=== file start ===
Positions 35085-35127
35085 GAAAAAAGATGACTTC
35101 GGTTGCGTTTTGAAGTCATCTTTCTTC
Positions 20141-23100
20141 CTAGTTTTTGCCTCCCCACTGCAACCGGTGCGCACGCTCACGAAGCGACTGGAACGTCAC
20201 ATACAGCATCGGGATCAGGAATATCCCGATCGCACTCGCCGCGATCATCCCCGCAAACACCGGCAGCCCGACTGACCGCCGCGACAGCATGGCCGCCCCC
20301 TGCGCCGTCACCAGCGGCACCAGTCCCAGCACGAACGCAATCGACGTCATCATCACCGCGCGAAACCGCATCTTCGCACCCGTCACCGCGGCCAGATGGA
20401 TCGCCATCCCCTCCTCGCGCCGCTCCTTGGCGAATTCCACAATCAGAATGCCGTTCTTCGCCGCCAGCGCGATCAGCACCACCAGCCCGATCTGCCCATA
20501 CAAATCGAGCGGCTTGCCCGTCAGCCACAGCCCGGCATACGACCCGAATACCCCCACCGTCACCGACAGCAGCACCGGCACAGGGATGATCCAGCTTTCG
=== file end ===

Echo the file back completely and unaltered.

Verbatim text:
Positions 35085-35127
35085 GAAAAAAGATGACTTC
35101 GGTTGCGTTTTGAAGTCATCTTTCTTC
Positions 20141-23100
20141 CTAGTTTTTGCCTCCCCACTGCAACCGGTGCGCACGCTCACGAAGCGACTGGAACGTCAC
20201 ATACAGCATCGGGATCAGGAATATCCCGATCGCACTCGCCGCGATCATCCCCGCAAACACCGGCAGCCCGACTGACCGCCGCGACAGCATGGCCGCCCCC
20301 TGCGCCGTCACCAGCGGCACCAGTCCCAGCACGAACGCAATCGACGTCATCATCACCGCGCGAAACCGCATCTTCGCACCCGTCACCGCGGCCAGATGGA
20401 TCGCCATCCCCTCCTCGCGCCGCTCCTTGGCGAATTCCACAATCAGAATGCCGTTCTTCGCCGCCAGCGCGATCAGCACCACCAGCCCGATCTGCCCATA
20501 CAAATCGAGCGGCTTGCCCGTCAGCCACAGCCCGGCATACGACCCGAATACCCCCACCGTCACCGACAGCAGCACCGGCACAGGGATGATCCAGCTTTCG